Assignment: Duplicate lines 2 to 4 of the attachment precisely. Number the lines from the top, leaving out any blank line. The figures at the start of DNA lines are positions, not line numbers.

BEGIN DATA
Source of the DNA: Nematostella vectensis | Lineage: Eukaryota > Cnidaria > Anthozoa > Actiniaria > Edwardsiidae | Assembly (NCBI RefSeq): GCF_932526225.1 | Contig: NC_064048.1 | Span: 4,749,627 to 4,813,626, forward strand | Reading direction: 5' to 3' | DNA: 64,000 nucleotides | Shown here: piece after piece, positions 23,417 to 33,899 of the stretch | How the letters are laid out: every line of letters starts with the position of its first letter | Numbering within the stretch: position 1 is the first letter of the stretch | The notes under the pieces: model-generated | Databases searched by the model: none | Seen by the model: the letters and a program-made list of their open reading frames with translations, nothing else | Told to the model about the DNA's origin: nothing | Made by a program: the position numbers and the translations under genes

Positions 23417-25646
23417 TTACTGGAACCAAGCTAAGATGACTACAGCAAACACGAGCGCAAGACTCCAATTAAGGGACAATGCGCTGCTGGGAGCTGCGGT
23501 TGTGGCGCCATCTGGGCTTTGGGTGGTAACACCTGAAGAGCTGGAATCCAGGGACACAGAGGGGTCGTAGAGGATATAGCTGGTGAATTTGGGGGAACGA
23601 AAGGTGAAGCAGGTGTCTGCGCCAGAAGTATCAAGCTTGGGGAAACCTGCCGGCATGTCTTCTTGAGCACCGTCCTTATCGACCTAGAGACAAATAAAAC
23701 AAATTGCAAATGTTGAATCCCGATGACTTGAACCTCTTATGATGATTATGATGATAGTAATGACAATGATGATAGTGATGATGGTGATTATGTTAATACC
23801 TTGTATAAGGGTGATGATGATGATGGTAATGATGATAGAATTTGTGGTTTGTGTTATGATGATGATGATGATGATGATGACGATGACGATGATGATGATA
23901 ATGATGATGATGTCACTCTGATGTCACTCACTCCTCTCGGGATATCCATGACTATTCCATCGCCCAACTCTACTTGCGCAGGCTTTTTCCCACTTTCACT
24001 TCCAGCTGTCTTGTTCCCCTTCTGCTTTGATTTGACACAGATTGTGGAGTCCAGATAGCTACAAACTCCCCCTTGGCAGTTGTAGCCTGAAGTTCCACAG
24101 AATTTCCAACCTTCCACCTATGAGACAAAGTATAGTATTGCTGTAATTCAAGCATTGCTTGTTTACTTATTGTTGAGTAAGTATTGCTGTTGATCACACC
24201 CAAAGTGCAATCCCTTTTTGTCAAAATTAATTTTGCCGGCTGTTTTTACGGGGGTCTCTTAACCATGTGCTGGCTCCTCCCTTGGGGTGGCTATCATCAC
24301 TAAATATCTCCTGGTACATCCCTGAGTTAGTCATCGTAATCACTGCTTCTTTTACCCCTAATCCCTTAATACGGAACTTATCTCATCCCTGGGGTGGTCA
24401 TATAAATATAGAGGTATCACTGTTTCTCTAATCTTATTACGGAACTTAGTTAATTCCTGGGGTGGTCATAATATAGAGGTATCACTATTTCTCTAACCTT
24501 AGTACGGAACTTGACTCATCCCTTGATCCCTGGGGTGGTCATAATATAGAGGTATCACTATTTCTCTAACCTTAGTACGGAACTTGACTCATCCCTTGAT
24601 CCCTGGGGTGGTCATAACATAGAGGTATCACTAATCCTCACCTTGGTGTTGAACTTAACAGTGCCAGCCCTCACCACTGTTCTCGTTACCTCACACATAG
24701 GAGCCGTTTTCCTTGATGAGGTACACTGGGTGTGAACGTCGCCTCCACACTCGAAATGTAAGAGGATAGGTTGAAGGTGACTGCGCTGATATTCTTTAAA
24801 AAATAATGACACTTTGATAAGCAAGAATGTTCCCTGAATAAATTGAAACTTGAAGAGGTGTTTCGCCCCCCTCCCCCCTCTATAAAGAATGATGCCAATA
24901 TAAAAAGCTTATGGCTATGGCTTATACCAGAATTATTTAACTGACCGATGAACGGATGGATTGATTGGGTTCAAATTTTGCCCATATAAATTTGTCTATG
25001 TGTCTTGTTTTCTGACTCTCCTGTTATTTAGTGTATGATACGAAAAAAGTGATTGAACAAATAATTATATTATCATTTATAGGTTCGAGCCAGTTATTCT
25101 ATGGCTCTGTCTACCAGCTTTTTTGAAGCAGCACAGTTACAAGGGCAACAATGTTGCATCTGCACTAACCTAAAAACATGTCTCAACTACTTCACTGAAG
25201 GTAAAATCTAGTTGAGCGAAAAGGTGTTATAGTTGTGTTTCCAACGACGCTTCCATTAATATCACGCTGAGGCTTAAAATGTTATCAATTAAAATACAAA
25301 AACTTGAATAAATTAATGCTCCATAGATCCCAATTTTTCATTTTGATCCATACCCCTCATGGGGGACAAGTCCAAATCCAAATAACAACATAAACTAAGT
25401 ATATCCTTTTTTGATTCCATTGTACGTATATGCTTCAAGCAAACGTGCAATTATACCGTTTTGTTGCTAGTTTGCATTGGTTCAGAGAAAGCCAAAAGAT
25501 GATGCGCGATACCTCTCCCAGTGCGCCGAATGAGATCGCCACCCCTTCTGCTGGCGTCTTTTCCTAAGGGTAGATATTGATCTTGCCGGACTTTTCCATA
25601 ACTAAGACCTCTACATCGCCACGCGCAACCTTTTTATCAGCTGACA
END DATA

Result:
Positions 23417-25646
23417 TTACTGGAACCAAGCTAAGATGACTACAGCAAACACGAGCGCAAGACTCCAATTAAGGGACAATGCGCTGCTGGGAGCTGCGGT
23501 TGTGGCGCCATCTGGGCTTTGGGTGGTAACACCTGAAGAGCTGGAATCCAGGGACACAGAGGGGTCGTAGAGGATATAGCTGGTGAATTTGGGGGAACGA